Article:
Studies

Countering Backlash: Reclaiming Gender Justice

Major shifts in global politics and international development have created a backlash against gender equality and the progress made in decades past. This is evident in the shrinking civic space and diminishing autonomy of gender justice organizations, as it is in deeply resilient and negative gender norms and stereotypes around the world. The study aims to address the interconnected problems by improving the understanding of and countering the backlash against women’s rights, addressing the erosion of gender agendas, and identifying new opportunities for feminist action and impact. 

Researchers: Maheen Sultan; Pragyna Mahpara; Iffat Jahan Antara; Nuha Annoor Pabony

Partners: Institute of Development Studies (IDS)

Timeline: 2019–2024

Status: Ongoing

Method: Mixed methods

Contact: Maheen Sultan
maheen.sultan@bracu.ac.bd

Context

Progress towards gender equality is essential for progress towards development, and its importance is underscored under Global Goal 5 (gender equality) in Agenda 2030 of the Sustainable Development Goals (SDG). Despite progress in recent times, new forces in the global political landscape are visibly pushing back to reverse the many gains made for women’s rights. The backlash is escalating globally, and it represents a powerful attack on the consensus on gender equality. It aims to disempower those who seek to advance gender justice and revitalize traditional gender roles and stereotypes, including the co-opting of existing processes and policies for gender in development. The study aims to improve our understanding of the issues so that relevant stakeholders can counter this backlash.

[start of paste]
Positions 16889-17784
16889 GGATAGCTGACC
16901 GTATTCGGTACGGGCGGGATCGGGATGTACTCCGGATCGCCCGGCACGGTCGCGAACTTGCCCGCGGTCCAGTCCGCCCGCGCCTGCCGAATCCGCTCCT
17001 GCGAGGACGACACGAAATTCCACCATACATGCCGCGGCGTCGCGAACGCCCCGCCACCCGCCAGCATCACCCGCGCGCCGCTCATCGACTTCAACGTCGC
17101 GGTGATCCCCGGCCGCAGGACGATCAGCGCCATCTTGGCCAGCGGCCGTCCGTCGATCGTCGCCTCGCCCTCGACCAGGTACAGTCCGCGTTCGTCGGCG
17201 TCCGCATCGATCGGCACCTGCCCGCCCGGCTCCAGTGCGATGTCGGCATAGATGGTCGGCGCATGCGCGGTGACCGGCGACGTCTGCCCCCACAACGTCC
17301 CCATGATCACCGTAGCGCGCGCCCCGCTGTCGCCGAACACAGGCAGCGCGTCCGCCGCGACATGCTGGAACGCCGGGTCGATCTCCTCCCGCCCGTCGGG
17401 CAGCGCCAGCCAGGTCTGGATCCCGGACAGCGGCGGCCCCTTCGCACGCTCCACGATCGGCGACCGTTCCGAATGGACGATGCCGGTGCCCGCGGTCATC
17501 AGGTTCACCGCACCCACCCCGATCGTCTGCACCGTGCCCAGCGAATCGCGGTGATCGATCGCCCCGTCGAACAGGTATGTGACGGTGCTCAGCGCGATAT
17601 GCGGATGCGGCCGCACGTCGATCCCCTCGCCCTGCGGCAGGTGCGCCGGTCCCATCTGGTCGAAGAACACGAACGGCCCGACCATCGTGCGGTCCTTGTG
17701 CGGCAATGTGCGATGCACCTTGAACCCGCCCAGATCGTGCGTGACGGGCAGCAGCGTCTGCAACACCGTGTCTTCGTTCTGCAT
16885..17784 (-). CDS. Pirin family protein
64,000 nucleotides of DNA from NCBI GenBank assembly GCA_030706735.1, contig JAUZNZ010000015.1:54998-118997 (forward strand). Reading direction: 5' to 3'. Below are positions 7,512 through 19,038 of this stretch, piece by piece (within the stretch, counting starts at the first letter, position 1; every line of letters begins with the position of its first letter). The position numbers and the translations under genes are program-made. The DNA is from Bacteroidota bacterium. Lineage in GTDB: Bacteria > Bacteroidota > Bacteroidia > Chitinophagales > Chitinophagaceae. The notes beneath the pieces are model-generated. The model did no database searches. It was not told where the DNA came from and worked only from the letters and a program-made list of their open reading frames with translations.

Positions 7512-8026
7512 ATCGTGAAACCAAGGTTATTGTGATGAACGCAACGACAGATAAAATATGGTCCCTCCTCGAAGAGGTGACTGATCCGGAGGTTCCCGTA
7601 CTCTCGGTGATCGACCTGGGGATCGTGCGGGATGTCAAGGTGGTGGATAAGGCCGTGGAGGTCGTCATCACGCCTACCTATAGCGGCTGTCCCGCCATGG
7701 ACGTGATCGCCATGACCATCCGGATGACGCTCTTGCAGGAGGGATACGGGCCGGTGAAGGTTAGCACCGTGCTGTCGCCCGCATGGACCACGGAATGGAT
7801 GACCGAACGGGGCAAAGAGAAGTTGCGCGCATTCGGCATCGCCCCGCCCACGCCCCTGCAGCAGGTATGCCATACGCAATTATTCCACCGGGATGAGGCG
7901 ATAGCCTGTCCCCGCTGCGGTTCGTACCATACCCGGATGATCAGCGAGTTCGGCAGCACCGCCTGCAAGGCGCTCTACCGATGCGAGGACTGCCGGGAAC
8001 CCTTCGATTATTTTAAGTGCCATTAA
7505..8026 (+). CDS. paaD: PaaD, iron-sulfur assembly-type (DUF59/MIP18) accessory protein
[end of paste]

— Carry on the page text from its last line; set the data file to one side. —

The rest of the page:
Objectives

To enhance the understanding, capacities, and opportunities needed for women’s rights organizations (WROs) and other gender justice defenders to counter the backlash and address the erosion of gender objectives within international development. The research aims to deliver two key sets of results: (1) increased access to and use of gender equality research, and (2) enhanced methods and capacity development for gender equality efforts. Focusing on complementary sets of actors, spaces, and processes, the study asks:

  • How are male supremacist ideologies deployed and proliferated in conjunction with other oppressive ideologies (like nativism and hetero-sexism) in country, regional, and global contexts?
  • What are the links between a shrinking civic space and anti-feminist backlash? 
  • How is male resentment towards women’s advancement mobilized in different situations of backlash? 
  • How can we best understand the shifting forms of gendered violence, including online?

Methodology

Spanning several countries and exploring implications of regionally relevant strategies and processes, this is an interdisciplinary, mixed-methods study that includes analytic review, problem-focused primary research, comparative analysis, and action research with partners. 

The research themes are explored through three interconnected strands: Voice, Patriarchy, and Policy & Practice. Voice focuses on WROs and their strategies to counter stereotyping and backlash within a shrinking civic space. Policy & Practice focuses on the impact of the changing civic space on gender equality activism and policy (rise of patriarchal groups, new laws, criminalization of activists, etc.), and on SDG 5 (gender equality) and SDG 16 (peace, justice, and strong institutions). 

Findings and Recommendations

Study ongoing. 

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